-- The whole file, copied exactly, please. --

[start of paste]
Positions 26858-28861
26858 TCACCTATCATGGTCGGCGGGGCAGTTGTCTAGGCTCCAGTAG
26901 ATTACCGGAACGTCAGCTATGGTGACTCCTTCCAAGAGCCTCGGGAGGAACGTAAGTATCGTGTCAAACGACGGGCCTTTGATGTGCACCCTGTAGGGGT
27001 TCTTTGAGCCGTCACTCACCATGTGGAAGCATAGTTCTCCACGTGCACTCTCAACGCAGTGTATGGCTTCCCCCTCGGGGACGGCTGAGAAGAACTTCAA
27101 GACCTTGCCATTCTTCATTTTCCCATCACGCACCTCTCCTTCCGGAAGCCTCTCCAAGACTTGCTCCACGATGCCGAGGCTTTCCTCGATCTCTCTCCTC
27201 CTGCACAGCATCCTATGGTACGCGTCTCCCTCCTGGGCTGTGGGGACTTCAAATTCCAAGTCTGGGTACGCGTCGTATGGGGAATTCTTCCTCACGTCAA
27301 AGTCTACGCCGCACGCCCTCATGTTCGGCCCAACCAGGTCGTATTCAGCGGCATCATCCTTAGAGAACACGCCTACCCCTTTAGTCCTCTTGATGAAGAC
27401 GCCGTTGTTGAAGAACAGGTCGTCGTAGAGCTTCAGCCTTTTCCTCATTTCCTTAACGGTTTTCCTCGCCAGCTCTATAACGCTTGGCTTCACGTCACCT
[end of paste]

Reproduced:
Positions 26858-28861
26858 TCACCTATCATGGTCGGCGGGGCAGTTGTCTAGGCTCCAGTAG
26901 ATTACCGGAACGTCAGCTATGGTGACTCCTTCCAAGAGCCTCGGGAGGAACGTAAGTATCGTGTCAAACGACGGGCCTTTGATGTGCACCCTGTAGGGGT
27001 TCTTTGAGCCGTCACTCACCATGTGGAAGCATAGTTCTCCACGTGCACTCTCAACGCAGTGTATGGCTTCCCCCTCGGGGACGGCTGAGAAGAACTTCAA
27101 GACCTTGCCATTCTTCATTTTCCCATCACGCACCTCTCCTTCCGGAAGCCTCTCCAAGACTTGCTCCACGATGCCGAGGCTTTCCTCGATCTCTCTCCTC
27201 CTGCACAGCATCCTATGGTACGCGTCTCCCTCCTGGGCTGTGGGGACTTCAAATTCCAAGTCTGGGTACGCGTCGTATGGGGAATTCTTCCTCACGTCAA
27301 AGTCTACGCCGCACGCCCTCATGTTCGGCCCAACCAGGTCGTATTCAGCGGCATCATCCTTAGAGAACACGCCTACCCCTTTAGTCCTCTTGATGAAGAC
27401 GCCGTTGTTGAAGAACAGGTCGTCGTAGAGCTTCAGCCTTTTCCTCATTTCCTTAACGGTTTTCCTCGCCAGCTCTATAACGCTTGGCTTCACGTCACCT